Many people begin exercise programs to achieve some kind of adaptation or change in their bodies or health.

For some, the change they wish to see is in their lipid profile (cholesterol).  For others, they wish to gain muscle size, whilst others may wish to gain fat.  Each of these workouts calls for a different program.

But for many newbies to exercise, knowing where and how to start is a major challenge…

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A common exercise mistake for those either new or returning to an exercise program is doing too much too soon.  When the body is not accustomed to exercise, making a small change by adding exercise three days per week for 30-45 minutes will be enough to start to see changes and, more importantly, prepare the body for the bigger changes down the road.

A common misconception is that if you aren’t working out at your  maximum frequency of 5 days per week, then you aren’t doing enough to see change.  That couldn’t be farther from the truth.

When beginning an exercise program, it is important to give your body time to adjust to all the changes being made.  Tendons and ligaments will take more time to adjust, so increasing the intensity (weight) of your resistance workouts too quickly can lead to serious injury.

Much the same, too much stress too quickly can put too much strain on the heart, muscles and joints of the body, increasing likelihood of burnout, fatigue, stress fractures and even decreases immunity to disease.  Therefore it is incredibly important to begin your exercise routine with a strong foundational workout.

A good foundation workout will touch on every major muscle group in the body and focus especially on balance and core.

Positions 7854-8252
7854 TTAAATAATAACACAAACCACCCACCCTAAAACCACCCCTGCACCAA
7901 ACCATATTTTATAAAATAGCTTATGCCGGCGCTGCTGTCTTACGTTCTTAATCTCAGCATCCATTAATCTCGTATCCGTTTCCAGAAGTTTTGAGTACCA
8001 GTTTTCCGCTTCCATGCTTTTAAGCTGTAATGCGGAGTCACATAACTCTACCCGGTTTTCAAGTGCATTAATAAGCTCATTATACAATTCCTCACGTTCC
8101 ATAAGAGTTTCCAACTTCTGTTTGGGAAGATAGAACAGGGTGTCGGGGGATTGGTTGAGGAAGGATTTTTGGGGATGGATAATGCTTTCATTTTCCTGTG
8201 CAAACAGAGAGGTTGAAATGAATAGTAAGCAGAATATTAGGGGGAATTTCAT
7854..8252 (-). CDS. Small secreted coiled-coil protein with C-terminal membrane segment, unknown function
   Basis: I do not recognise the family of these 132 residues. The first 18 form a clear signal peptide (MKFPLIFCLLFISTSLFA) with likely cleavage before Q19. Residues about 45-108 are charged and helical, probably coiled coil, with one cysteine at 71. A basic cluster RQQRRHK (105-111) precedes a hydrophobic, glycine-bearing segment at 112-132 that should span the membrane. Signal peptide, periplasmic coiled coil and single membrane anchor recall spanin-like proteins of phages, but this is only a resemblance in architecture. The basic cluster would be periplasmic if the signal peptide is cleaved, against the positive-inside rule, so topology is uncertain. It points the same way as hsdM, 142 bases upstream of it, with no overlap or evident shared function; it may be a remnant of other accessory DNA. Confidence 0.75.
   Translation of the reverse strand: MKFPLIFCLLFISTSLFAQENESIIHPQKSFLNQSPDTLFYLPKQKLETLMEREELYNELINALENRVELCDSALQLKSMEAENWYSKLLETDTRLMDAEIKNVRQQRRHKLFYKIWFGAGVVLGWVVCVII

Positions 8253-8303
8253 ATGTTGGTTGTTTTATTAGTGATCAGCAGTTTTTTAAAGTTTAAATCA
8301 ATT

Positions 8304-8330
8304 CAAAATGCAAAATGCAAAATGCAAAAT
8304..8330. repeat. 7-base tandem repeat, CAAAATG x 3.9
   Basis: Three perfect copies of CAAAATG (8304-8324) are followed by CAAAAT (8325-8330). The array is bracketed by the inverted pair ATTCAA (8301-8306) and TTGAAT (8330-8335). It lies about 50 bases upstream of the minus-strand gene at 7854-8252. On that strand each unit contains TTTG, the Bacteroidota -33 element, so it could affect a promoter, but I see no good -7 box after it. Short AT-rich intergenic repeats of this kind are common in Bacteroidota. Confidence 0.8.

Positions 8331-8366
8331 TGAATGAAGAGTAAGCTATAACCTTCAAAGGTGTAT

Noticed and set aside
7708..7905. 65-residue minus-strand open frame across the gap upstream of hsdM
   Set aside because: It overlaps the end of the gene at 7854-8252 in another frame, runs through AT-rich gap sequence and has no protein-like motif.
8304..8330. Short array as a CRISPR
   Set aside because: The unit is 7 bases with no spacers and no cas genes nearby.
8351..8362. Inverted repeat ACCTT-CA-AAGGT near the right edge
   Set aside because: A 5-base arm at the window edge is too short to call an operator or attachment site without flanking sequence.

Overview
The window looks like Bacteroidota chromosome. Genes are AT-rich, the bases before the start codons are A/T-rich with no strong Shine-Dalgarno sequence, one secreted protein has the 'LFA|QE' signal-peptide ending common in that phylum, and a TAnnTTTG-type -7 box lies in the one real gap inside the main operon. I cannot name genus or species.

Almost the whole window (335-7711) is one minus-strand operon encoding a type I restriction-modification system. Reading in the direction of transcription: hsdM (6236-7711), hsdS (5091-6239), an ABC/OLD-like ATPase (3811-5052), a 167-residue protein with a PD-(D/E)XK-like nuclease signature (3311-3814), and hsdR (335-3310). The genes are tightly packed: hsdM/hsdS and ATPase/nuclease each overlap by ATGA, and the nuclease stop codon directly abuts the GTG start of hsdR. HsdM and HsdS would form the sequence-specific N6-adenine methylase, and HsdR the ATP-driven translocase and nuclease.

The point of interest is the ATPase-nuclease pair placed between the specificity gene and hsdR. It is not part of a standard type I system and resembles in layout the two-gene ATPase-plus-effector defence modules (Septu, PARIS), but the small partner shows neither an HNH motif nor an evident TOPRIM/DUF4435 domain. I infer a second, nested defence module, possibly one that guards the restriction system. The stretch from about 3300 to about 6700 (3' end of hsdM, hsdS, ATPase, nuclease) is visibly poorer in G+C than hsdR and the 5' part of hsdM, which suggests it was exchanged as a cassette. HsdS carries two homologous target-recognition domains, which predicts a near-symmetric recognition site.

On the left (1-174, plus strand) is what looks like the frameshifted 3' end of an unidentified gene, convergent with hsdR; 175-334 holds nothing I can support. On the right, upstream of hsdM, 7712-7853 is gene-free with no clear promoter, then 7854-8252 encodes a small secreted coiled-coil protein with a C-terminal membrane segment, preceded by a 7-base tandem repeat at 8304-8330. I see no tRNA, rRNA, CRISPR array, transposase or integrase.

It will focus on using lower loads and higher repetition schemes.  In addition, the rest periods should be brief, but long enough to allow for some recovery of the muscle before beginning the next set. You can repeat your foundation workout  three days per week, with at least one rest day in between days.

In addition, your cardiovascular workouts should begin at a lower intensity (65-70% maximum heart rate for novice exercisers) for 20-30 minutes (you can start with even less if you have not been active in years or in a long time).  With cardio, focus on increasing duration before intensity as you progress in the beginning.

Following these rules, you are sure to be well on your way to building a strong foundation for a successful exercise program, no matter what your end goal is.  This workout below encompasses these rules and creates a fun and inviting workout for anyone looking to begin an exercise program.

foundation workout_2

The Workout

After a 5-10 minute warm up, complete 2-3 sets of 15-20 reps each of the following exercises, with 20-30 seconds of rest in between.  If you are new to exercise, each of these exercises can also be modified to meet your needs.

1.  Plank

2.  Reverse lunge to balance

3.  Standing cable row

4.  Ball push up

5.  Side plank

6.  Ball squat

7.  Standing dumbbell biceps curl

8.  Standing cable triceps extension

Be sure to give yourself a 5-10 minute cool down of stretches and light dynamic movement like slow walking or cycling before calling it a day.

If you are new to exercise, remember to ease yourself in by using this program 2-3 times per week.  If you want a strong foundation for your exercise program, this workout is the one for you!  Now get out there and get moving!

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